The annual Outer Banks Chamber of Commerce Economic Forecast was held at the Hilton Garden Inn in Kitty Hawk on Tuesday. Unlike the past few years, instead of one (hopefully) expert giving his view on the local economy, a four member panel talked about their areas of knowledge. What came out of the discussion was pretty interesting and gave a much more complete and nuanced view of the local economy
Although there are some trouble spots, the consensus was the Outer Banks economy will continue to expand–and most importantly for our rental property owners, tourism is forecast to continue to grow.
On market that is emerging for North Carolina in general and certainly the Outer Banks, is foreign visitors. According to Wit Tuttell, Director of Tourism Marketing for the NC Division of Tourism, the state is making a substantial investment in bringing visitors from other countries here–with much of the marketing targeting western Europe. “The international tourist stays longer and spends more,” Tuttell commented.
There was a pretty full discussion of the regional transportation network and the efforts being made to make it easier to get to the Outer Banks. However, if there was a disappointment in the presentation, mention of the Mid Currituck Bridge was given barely a sentence.
Taking the brief mention of the bridge out of the mix, though, and Vann Rogerson, President and CEO, NC Northeast Commission, gave a remarkably complete picture efforts to upgrade the regional transportation network–a network that extends into Virginia.
He did touch on the potential impact of the Port of Virginia (Hampton Roads) which may have longer term implications for the local economy. The port just had the second best year in its history and is expanding faster than any other eastern seaboard port. There are a lot of reasons for its strength–too many to go into detail here.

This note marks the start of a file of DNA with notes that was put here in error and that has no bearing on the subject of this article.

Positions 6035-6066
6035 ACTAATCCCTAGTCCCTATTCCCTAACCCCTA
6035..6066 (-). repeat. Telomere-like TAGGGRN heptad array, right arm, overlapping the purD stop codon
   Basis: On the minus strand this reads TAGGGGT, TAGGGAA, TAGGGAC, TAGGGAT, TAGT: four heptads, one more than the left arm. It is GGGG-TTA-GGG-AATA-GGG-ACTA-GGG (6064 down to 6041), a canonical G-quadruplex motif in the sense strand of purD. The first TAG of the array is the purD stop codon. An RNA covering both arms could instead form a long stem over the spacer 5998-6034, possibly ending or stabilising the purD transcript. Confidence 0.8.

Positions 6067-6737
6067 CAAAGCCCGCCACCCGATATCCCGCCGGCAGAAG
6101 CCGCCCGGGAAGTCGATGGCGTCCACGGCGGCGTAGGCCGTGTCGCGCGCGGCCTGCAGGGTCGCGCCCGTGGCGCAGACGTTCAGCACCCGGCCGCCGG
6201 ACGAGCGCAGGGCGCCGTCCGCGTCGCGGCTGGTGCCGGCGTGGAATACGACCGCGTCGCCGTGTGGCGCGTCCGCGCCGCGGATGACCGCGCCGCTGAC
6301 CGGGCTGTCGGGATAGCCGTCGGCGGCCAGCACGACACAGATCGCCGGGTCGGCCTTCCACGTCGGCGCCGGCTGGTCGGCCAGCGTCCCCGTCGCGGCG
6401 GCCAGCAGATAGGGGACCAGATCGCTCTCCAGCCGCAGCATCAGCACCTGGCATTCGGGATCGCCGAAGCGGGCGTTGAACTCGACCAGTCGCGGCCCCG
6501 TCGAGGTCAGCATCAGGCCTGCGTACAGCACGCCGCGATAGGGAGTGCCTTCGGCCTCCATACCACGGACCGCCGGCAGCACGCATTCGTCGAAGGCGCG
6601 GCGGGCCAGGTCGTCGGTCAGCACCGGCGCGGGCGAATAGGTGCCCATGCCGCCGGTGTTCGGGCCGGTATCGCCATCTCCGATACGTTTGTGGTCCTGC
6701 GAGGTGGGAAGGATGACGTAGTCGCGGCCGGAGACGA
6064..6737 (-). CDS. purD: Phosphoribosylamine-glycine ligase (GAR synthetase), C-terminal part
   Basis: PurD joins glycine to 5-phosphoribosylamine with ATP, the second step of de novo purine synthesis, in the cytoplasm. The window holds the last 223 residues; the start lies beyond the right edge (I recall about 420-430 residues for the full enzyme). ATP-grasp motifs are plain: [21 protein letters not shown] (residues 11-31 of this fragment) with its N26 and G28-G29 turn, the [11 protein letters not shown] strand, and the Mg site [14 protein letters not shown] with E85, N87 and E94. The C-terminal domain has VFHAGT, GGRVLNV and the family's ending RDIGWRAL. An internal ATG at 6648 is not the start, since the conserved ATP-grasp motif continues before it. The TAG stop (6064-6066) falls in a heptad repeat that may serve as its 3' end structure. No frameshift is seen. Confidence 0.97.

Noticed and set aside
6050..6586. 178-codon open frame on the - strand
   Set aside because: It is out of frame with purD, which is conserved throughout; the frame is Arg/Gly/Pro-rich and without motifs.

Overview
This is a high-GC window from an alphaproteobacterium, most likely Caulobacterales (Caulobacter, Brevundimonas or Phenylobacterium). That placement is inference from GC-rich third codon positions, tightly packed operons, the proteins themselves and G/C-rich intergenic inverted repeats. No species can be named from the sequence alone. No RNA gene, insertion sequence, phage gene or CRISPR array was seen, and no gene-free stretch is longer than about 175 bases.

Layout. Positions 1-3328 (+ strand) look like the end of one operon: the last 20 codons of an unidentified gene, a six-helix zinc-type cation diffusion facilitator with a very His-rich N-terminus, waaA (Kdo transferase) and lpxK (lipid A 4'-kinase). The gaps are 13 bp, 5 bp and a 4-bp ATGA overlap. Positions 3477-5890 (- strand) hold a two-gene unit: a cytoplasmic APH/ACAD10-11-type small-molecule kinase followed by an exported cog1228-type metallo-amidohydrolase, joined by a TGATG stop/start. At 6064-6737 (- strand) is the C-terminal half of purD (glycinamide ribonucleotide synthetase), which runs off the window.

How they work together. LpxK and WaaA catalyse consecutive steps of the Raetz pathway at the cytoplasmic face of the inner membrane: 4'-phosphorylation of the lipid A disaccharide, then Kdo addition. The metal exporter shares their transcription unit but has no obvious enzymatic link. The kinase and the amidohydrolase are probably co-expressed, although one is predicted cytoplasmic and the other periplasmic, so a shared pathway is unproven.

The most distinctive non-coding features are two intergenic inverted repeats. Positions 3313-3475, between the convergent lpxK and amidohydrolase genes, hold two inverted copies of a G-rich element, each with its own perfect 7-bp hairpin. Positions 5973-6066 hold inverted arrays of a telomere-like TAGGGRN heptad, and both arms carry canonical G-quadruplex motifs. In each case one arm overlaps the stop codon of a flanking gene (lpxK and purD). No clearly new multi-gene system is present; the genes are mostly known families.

One of the more interesting aspects of the discussion was the clear sense that there is a growing year round employment base. Everything indicates tourism will continue to dominate our economy, but there are emerging areas of employment growth that will have an impact over time.
The Outer Banks is aging–and there are some problems that may create as skilled workers age out of the workforce, but in the short term an older population requires more care—and the number of health care workers in Dare County is the fastest growing segment of the population.
The Outer Banks has for quite a number of years been the home to some of the best boat builders in the world–and that employment base is also growing.
Gunboat International—an upper end sailboat manufacturer—recently relocated most of their building capacity to Wanchese, bringing a projected 100 plus direct and over 300 ancillary jobs to the area. According to owner, Peter Johnstone in a short video presentation at the end of the meeting, the skill and work ethic of the boat builders he found here was as good as if not better than any other place he had been.
An interesting morning–well worth the time. Overall, the picture that was painted was a steadily growing economy, with tourism very much at the center of it, but taking incremental steps to diversify.